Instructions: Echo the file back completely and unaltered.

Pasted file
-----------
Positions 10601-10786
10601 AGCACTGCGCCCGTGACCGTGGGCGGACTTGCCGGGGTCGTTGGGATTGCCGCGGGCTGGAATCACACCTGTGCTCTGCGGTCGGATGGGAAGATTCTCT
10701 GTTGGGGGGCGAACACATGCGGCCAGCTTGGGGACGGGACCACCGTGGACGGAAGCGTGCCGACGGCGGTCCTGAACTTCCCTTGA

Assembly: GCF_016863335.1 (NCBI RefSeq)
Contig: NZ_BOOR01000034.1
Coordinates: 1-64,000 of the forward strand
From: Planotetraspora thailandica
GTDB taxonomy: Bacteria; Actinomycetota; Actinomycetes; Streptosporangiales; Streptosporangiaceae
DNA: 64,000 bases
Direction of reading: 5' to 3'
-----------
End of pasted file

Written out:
Positions 10601-10786
10601 AGCACTGCGCCCGTGACCGTGGGCGGACTTGCCGGGGTCGTTGGGATTGCCGCGGGCTGGAATCACACCTGTGCTCTGCGGTCGGATGGGAAGATTCTCT
10701 GTTGGGGGGCGAACACATGCGGCCAGCTTGGGGACGGGACCACCGTGGACGGAAGCGTGCCGACGGCGGTCCTGAACTTCCCTTGA

Assembly: GCF_016863335.1 (NCBI RefSeq)
Contig: NZ_BOOR01000034.1
Coordinates: 1-64,000 of the forward strand
From: Planotetraspora thailandica
GTDB taxonomy: Bacteria; Actinomycetota; Actinomycetes; Streptosporangiales; Streptosporangiaceae
DNA: 64,000 bases
Direction of reading: 5' to 3'